Forwards are ten a penny during my time of watching the club – Mariner, Woodcock, Smith, Nicholas, Anelka, Henry, Wright and Bergkamp are the obvious contenders. I’ll forget about Hayes, Groves and Quinn. Of these, Henry cannot be omitted and needs no further praise than that which he has already received. He is the best player in the world. No contest. But who should accompany him? Smith was dependable whilst Mariner and Woodcock were past their best at the club. Anelka didn’t hang around long enough, a point he freely admits, whilst Nicholas was a darling of the North Bank but a completely inconsistent player. Which leaves Wright vs Bergkamp. A great goalscorer vs a scorer of great goals. One of the most clinical finishers vs one of the most skilful players of his generation. And it is the last choice that swings it for me. Bergkamp was and still is, the most skilful and visionary player ever to grace the Higbury pitch. I could fill several days worth of postings if I was to discuss the positive impact that the Dutchman has had on the club. Suffice to say, it’s been a privilege to see him in action.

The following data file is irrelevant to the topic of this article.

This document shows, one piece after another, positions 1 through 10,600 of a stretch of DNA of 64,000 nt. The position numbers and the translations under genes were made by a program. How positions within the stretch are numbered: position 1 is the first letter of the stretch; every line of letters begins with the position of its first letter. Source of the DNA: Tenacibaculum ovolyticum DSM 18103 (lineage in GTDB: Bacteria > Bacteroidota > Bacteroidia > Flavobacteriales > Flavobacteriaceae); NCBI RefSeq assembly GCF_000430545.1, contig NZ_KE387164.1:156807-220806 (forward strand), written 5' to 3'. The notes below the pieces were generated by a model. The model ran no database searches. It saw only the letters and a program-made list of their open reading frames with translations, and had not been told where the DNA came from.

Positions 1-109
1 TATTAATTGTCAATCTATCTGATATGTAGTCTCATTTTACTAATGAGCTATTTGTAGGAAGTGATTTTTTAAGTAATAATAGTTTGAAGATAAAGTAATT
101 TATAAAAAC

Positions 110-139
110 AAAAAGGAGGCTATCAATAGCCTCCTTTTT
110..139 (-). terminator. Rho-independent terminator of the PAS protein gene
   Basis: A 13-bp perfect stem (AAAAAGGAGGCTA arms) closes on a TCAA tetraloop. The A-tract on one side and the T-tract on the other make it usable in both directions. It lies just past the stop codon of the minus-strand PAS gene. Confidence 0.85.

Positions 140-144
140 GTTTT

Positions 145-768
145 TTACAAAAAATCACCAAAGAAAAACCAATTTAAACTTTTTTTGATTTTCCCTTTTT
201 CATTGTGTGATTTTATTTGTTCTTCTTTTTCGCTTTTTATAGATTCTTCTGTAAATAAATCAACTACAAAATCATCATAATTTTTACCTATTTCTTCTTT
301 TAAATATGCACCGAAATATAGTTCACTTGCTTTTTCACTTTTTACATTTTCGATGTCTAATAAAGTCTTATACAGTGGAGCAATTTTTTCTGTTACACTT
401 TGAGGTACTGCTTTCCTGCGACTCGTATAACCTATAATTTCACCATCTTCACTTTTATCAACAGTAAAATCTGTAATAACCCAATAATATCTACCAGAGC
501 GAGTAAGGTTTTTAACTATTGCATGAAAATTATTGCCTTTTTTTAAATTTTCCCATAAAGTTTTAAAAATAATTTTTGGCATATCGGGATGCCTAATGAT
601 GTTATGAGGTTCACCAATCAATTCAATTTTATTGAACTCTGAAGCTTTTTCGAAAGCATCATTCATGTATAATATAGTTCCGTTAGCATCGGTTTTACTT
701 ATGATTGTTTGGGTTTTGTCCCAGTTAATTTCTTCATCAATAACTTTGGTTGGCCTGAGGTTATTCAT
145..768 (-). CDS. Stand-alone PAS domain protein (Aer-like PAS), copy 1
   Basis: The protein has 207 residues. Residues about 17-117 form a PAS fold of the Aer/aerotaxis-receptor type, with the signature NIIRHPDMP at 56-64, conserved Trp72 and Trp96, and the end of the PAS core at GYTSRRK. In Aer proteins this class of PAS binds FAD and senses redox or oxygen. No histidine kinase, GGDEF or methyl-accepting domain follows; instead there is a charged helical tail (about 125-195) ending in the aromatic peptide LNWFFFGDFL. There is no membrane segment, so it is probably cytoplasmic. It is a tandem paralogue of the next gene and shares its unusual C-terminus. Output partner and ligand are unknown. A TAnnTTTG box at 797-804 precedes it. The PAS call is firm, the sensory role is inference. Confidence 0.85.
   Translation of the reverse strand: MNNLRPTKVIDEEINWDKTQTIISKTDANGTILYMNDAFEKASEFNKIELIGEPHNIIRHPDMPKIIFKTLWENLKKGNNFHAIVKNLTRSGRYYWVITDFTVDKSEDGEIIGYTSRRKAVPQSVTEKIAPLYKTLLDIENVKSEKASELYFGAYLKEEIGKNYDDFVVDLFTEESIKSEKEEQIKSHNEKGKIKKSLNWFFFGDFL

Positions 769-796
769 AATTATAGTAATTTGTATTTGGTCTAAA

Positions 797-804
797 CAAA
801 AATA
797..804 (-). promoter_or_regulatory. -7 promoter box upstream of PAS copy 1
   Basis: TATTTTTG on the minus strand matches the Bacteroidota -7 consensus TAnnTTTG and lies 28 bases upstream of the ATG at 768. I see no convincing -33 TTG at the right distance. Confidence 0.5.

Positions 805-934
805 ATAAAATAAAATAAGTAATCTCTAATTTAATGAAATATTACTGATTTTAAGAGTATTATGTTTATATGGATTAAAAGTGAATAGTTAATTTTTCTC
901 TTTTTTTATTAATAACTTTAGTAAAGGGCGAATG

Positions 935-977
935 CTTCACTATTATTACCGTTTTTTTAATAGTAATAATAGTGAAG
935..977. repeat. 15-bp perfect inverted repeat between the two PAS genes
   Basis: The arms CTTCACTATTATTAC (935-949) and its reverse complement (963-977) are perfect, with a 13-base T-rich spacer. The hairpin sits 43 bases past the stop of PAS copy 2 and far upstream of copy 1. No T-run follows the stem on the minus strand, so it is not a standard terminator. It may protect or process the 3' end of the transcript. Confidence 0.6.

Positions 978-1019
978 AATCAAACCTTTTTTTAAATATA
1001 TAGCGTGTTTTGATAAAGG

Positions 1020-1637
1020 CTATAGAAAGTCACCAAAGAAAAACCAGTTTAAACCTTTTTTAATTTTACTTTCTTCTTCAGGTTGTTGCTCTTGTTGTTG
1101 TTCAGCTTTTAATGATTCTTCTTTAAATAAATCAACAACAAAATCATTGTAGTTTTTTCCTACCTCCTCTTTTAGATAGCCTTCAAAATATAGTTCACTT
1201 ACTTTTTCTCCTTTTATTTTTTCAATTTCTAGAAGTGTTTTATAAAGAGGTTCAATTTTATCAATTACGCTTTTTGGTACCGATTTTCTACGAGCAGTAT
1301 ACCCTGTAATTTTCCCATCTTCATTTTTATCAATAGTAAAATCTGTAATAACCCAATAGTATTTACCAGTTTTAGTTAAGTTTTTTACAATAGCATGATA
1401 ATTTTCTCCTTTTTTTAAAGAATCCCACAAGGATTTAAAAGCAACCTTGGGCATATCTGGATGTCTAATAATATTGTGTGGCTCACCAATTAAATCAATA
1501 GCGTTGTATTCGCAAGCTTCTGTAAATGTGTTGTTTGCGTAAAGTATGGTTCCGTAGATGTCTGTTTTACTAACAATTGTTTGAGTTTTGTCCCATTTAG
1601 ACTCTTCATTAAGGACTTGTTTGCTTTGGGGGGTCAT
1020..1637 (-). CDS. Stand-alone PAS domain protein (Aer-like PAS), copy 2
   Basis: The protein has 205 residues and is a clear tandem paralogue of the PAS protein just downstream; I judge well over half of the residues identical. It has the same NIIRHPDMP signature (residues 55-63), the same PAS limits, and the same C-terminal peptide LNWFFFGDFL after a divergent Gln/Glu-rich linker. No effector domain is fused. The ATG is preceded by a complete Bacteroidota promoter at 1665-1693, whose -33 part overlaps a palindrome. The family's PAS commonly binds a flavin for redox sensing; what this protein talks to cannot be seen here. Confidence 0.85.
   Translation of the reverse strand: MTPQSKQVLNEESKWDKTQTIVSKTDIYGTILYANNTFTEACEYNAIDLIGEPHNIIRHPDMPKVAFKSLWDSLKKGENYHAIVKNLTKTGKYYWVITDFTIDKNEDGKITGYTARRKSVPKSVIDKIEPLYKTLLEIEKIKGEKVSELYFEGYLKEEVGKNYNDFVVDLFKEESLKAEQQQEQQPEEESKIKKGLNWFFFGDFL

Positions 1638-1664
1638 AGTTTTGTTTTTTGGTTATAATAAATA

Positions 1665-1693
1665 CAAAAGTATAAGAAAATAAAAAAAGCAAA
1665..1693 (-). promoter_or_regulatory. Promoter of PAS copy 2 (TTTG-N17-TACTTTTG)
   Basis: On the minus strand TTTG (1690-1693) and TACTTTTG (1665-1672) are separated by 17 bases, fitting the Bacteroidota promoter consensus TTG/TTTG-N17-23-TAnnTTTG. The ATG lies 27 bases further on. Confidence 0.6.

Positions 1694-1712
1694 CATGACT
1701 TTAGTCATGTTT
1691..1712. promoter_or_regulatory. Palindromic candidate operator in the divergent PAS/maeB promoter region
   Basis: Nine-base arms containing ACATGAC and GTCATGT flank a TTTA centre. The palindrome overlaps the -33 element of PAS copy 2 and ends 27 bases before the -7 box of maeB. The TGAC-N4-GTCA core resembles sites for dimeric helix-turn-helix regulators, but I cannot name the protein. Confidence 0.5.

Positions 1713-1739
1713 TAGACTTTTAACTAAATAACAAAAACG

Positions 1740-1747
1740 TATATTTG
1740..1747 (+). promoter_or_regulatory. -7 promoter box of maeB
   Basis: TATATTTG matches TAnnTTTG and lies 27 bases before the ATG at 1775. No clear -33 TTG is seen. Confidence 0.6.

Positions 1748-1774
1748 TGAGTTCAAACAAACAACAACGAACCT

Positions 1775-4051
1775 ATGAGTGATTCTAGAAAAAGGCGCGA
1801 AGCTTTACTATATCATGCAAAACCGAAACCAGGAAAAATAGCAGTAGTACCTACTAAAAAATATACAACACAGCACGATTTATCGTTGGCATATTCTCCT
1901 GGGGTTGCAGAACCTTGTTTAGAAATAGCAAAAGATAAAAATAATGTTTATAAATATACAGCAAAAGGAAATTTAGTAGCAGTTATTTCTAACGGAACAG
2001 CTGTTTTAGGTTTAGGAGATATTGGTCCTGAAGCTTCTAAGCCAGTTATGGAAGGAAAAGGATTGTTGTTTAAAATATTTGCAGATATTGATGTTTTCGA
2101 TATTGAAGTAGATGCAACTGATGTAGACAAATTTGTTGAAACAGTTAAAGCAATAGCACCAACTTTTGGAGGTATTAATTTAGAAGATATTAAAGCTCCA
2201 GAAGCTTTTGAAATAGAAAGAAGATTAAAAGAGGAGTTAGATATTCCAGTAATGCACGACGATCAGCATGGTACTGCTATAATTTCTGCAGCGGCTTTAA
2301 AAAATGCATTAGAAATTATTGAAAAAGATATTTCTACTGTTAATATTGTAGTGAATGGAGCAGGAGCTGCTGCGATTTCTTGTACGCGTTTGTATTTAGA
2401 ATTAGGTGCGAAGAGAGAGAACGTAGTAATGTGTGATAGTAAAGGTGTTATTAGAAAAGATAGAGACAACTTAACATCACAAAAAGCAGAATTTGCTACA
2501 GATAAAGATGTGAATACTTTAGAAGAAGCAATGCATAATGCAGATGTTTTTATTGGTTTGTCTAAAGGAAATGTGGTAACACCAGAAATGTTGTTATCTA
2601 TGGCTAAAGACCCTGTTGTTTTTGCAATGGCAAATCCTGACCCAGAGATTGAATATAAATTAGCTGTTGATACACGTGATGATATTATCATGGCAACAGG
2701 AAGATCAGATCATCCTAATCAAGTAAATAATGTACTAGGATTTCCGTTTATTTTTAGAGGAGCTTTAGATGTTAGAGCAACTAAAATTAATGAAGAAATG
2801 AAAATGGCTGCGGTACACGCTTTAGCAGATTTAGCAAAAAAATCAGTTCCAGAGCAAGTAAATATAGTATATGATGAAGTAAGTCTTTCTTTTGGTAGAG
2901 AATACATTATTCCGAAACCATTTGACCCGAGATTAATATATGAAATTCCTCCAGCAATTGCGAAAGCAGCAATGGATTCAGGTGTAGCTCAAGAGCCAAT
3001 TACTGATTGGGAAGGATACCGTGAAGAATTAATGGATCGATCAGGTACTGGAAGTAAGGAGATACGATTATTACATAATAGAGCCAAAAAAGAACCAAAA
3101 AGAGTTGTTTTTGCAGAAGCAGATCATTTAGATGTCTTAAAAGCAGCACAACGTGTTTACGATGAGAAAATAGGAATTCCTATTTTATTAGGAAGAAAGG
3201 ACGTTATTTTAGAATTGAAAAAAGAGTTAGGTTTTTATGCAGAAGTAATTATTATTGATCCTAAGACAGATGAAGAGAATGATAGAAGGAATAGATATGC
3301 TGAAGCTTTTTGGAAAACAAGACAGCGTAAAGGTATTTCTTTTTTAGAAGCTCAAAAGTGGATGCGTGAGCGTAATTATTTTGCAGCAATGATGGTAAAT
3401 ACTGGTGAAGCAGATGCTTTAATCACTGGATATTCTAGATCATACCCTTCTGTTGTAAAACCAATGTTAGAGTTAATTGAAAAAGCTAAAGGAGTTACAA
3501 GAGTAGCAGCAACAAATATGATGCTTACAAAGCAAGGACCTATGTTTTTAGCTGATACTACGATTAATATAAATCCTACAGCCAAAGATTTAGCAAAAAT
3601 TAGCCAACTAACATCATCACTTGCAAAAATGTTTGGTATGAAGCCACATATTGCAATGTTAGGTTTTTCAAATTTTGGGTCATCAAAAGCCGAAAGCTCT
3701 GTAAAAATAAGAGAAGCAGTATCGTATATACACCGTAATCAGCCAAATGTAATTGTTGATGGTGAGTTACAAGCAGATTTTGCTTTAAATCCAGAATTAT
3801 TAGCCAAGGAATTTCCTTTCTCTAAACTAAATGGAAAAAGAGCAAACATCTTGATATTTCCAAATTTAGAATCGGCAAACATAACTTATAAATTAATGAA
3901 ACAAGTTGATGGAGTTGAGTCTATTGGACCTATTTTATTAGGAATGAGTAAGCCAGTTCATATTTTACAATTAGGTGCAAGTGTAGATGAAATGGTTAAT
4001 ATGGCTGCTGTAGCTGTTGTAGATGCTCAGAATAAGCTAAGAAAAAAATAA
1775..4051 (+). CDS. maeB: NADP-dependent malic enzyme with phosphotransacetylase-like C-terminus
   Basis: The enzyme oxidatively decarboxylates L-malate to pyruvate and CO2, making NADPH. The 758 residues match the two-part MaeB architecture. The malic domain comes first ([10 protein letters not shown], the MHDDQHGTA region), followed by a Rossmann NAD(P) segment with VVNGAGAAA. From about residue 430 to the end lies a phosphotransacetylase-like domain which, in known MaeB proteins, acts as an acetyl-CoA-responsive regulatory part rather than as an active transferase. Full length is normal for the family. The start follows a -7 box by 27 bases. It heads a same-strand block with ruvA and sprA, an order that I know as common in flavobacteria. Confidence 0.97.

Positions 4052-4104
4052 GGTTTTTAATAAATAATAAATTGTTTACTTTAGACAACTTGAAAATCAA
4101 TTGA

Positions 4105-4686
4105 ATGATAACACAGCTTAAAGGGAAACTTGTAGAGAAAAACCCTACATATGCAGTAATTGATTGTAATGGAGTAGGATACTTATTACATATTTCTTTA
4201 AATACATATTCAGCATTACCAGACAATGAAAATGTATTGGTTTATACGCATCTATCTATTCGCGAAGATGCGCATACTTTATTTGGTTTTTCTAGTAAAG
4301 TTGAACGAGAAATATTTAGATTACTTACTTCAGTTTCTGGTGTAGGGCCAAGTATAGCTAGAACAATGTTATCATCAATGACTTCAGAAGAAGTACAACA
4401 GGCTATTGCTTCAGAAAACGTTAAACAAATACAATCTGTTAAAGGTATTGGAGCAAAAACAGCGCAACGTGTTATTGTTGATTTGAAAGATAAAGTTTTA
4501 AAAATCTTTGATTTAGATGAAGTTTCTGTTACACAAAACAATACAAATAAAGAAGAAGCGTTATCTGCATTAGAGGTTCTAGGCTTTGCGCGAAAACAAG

Manager is the easiest of the lot, Arsene Wenger. For the style, for keeping the club at the top, he is now on his third generation of players. He will be a hard act to follow.
So the lineup is: